Reply
      1. Gene Wallen

        Search for Gene`s Wildwood Cottage shop in the tinyhouseblog for pictures.If you are not past that already,you could put it on the front and use the tongue to hold up the floor.

        Reply
  2. Alex

    Thank you for sharing, Bryce. I’m also fooling around with the Lusby design and I like your idea with the deck. The outside porch does look nice though there’s definitely something to say about that but what your doing makes total sense.

    Reply
  3. Kevin microhomesteadblog

    I have allways made the sailboat/tiny house connection. Still don’t know weather I will live in one over the other probably both I have a 25 ft catalina (trailerable) now.

    These two camps have a lot to offer each other as space and design relate. Boating has lots of crossover systems and gear that are appropreiate technology for tiny houses. Here is a tour of my boat http://www.youtube.com/watch?v=u3QiGZ3CD6c for some ideas. ;)

    Reply
    1. Bryce

      Kevin,
      Great little video on the boat. I have the boat thing bad. I have the Catalina 30 that lives in Olympia in Saltwater for the Puget Sound and I have a 27 Catalina that lives in the San Francisco Bay area that I use as an apartment when I travel that way. I love being on the water. I was surprised about the size of the Catalina 25 inside, it almost has more room then the 27. The back quarter birth is bigger that’s for sure. Hope that boat see’s the water on more months than not.

      Reply
  4. mc

    Hi Bryce,

    I couldn’t find your email on the blog but please drop me a line. I’m building a TH currently in Portland and I’d love to chat with you about the electrical, etc. I’m kind stumped!

    BTW – I put dormers in the loft and am really glad I did. Something to consider if you haven’t roofed yet.

    Cheers,
    -Matt
    mjcpdx@gmail.com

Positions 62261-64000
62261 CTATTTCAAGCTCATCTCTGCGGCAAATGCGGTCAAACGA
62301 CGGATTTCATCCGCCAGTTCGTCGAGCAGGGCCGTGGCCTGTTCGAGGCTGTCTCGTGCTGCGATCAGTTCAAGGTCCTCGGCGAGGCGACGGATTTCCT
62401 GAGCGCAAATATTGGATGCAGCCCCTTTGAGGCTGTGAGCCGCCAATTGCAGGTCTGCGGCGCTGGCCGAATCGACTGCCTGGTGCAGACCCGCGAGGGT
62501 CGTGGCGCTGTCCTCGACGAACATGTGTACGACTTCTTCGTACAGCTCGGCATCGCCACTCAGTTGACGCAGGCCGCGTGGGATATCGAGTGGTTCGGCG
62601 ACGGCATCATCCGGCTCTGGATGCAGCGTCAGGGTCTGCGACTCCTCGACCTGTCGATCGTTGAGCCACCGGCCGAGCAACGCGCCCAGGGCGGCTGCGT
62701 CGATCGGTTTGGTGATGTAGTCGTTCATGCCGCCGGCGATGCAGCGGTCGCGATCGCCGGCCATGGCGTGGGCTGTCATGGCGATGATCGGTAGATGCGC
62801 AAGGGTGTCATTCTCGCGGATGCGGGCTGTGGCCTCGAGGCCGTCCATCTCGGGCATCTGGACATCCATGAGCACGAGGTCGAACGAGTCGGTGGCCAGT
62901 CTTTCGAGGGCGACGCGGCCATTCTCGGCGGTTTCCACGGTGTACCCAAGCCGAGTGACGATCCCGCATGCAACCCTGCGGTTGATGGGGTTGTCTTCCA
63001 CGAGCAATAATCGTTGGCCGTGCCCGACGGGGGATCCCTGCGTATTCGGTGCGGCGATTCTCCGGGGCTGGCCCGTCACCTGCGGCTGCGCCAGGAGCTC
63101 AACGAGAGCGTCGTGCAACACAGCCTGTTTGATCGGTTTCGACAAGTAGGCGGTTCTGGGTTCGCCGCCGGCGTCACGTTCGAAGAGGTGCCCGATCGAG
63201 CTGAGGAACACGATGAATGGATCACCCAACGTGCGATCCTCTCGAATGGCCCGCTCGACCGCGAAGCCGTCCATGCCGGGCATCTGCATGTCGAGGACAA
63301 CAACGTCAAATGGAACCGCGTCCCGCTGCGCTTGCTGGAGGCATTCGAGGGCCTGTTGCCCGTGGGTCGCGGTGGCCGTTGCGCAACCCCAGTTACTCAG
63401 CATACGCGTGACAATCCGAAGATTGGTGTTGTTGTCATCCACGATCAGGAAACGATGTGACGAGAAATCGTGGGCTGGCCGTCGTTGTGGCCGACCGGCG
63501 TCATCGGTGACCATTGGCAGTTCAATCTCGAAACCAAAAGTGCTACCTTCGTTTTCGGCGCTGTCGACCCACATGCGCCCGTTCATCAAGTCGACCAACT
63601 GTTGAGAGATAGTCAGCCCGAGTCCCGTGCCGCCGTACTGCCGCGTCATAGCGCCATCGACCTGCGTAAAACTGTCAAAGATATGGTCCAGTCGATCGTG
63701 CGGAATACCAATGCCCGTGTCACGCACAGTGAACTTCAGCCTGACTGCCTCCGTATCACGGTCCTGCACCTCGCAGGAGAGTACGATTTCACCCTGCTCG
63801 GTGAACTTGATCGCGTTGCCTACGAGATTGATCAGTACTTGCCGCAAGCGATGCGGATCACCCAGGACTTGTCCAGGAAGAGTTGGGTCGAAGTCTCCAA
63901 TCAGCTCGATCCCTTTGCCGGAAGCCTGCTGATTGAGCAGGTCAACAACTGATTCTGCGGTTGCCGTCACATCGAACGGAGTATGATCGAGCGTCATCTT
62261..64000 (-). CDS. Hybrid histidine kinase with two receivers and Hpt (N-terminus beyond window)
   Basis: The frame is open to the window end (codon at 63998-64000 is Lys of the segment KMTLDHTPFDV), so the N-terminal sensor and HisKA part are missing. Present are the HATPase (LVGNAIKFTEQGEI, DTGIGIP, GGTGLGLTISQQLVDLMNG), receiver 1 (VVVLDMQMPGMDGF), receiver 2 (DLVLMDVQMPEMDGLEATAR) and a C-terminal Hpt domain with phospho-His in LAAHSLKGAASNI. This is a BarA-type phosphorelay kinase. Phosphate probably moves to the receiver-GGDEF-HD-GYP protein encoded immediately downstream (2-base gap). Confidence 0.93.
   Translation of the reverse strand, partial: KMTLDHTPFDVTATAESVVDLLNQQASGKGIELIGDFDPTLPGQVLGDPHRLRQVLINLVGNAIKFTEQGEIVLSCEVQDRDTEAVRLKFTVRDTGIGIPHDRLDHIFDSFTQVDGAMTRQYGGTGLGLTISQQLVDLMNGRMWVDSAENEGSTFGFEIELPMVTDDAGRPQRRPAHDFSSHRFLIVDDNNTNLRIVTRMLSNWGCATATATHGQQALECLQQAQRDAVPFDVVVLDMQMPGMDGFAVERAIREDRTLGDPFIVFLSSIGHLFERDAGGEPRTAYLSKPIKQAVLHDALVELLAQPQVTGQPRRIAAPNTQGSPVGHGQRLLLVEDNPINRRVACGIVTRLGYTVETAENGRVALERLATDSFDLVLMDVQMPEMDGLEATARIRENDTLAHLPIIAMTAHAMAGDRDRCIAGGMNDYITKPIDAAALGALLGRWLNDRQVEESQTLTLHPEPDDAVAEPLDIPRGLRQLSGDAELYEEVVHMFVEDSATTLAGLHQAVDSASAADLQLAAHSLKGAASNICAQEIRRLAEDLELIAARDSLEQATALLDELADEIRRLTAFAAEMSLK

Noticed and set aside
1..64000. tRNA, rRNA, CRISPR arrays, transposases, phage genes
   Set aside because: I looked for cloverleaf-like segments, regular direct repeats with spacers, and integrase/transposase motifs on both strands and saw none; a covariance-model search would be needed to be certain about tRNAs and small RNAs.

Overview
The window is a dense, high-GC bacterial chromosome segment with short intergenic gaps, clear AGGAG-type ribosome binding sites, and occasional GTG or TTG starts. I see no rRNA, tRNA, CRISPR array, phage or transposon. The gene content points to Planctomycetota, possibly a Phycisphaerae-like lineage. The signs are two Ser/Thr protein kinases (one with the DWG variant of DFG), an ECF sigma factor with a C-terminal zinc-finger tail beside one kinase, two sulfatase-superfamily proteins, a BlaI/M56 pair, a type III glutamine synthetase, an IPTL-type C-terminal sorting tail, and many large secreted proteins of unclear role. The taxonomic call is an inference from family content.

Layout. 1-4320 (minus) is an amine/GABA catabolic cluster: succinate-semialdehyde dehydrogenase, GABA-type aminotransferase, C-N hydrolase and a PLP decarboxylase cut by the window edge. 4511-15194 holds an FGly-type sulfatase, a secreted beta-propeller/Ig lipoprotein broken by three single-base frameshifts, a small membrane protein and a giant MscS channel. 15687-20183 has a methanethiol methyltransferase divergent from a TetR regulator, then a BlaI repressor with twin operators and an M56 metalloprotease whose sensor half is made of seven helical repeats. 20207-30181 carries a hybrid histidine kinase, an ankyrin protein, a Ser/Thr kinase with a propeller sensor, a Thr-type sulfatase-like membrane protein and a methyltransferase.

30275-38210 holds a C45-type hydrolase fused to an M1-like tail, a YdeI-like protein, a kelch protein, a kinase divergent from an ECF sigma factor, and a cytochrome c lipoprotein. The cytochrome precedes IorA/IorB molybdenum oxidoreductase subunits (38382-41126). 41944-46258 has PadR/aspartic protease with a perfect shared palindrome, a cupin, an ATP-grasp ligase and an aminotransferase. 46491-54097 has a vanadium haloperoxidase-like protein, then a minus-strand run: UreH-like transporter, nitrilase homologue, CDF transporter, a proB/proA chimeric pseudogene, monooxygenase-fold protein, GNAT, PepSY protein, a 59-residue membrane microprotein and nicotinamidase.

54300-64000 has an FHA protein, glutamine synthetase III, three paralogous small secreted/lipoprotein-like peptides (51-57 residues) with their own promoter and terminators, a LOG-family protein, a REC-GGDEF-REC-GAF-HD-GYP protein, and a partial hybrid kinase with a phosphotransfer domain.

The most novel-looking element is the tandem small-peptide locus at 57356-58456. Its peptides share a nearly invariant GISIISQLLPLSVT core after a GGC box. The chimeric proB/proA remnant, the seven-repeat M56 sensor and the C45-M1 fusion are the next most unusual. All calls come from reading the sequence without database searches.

Reply
  5. coutch

    8′ X 24′ is more than the room in a 44′ sailboat yet your floor plan has less used sq footage than your 24 Catalina… before you blow it, spend a month or more if you need it and study hard the ins & outs of a sailboat belowdeck… you don’t have a pointy front, curved in side walls, yet you have little room here to live… Study, especially from a quality boatbuilder like SWAN, or Beneteau… time spent now, before you strike another nail will make or break this home…
    Don’t try to build a House” but a machine for living… decor to taste can be added after you design well first!

    Reply
    1. Joe Chipman

      Looks like a great project! Are you going to use foil back foam insulation in floor, foil side up? I hope you plan for at lest 10 12vdc gell cell 100 amp hour batteries, weight placed evenly over axles or in the very rear of trailer to offset weight on tongue of trailer, this what I am doing in my little house on wheels the Hermit DeLuxe. I would also recommend a sine wave inverter runs anything like cell phone chargers and computers without any problems. Your flexible power bars idea is cool, I’m use manual transfer switches in weather proof exterior main grid panel and interior 240vac/120vac panel to transfer between grid and inverter and some outlets grid only like water heater and recessed 1250w electric space heater. Hope to hear more of your project soon. And remember you can never over insulate.

      Reply
  6. TJ

    Great floorplan. Love the website. Just wondering about the trailer. I’m no engineer,but will two 5in. c-channels span 24ft? Would hate to see all of your hard work sagging over the axles. Keep the photos coming.

    Reply
    1. Gene Wallen

      Glue and screw the side walls sheeting and it will probably be OK. Mobil homes are actually cambered up slightly in the rear when they are built.

      Reply
  7. gregor

    On your blog it says you got a complete custom trailer for $600? How on earth did you get it done for $600?? Please, please, tell us how you did this. Was it a used trailer or something?

    By the way the comments feature on your site (Bryce’s)is not working right. It says my openid credentials cannot be verified no matter what I do, so I cannot comment. I recommend turning on anonymous commenting, I do on my blog and it’s good.

    Reply
    1. TJ

      I think Bryce wrote that his trailer cost $600.00 less than a trailer off the lot. Not that it cost $600.00 total. I’m sure the parts/materials alone surpassed that amount. We can dream though.

      Reply